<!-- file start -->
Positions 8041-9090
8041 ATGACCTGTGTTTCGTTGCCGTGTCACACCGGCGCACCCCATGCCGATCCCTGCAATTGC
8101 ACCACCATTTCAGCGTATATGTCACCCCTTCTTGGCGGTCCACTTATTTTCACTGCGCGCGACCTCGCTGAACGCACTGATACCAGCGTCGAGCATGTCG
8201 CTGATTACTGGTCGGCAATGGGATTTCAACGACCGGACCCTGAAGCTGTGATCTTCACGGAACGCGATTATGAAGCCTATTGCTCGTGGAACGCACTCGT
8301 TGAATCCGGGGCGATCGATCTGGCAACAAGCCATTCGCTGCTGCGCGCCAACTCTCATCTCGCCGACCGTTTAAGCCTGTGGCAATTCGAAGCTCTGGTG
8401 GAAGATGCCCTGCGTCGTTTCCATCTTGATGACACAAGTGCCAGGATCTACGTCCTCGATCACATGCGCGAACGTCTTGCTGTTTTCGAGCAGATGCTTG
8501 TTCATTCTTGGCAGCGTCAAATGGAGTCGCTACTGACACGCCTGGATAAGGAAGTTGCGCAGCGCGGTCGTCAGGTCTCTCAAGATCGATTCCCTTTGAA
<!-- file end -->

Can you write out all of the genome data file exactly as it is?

Positions 8041-9090
8041 ATGACCTGTGTTTCGTTGCCGTGTCACACCGGCGCACCCCATGCCGATCCCTGCAATTGC
8101 ACCACCATTTCAGCGTATATGTCACCCCTTCTTGGCGGTCCACTTATTTTCACTGCGCGCGACCTCGCTGAACGCACTGATACCAGCGTCGAGCATGTCG
8201 CTGATTACTGGTCGGCAATGGGATTTCAACGACCGGACCCTGAAGCTGTGATCTTCACGGAACGCGATTATGAAGCCTATTGCTCGTGGAACGCACTCGT
8301 TGAATCCGGGGCGATCGATCTGGCAACAAGCCATTCGCTGCTGCGCGCCAACTCTCATCTCGCCGACCGTTTAAGCCTGTGGCAATTCGAAGCTCTGGTG
8401 GAAGATGCCCTGCGTCGTTTCCATCTTGATGACACAAGTGCCAGGATCTACGTCCTCGATCACATGCGCGAACGTCTTGCTGTTTTCGAGCAGATGCTTG
8501 TTCATTCTTGGCAGCGTCAAATGGAGTCGCTACTGACACGCCTGGATAAGGAAGTTGCGCAGCGCGGTCGTCAGGTCTCTCAAGATCGATTCCCTTTGAA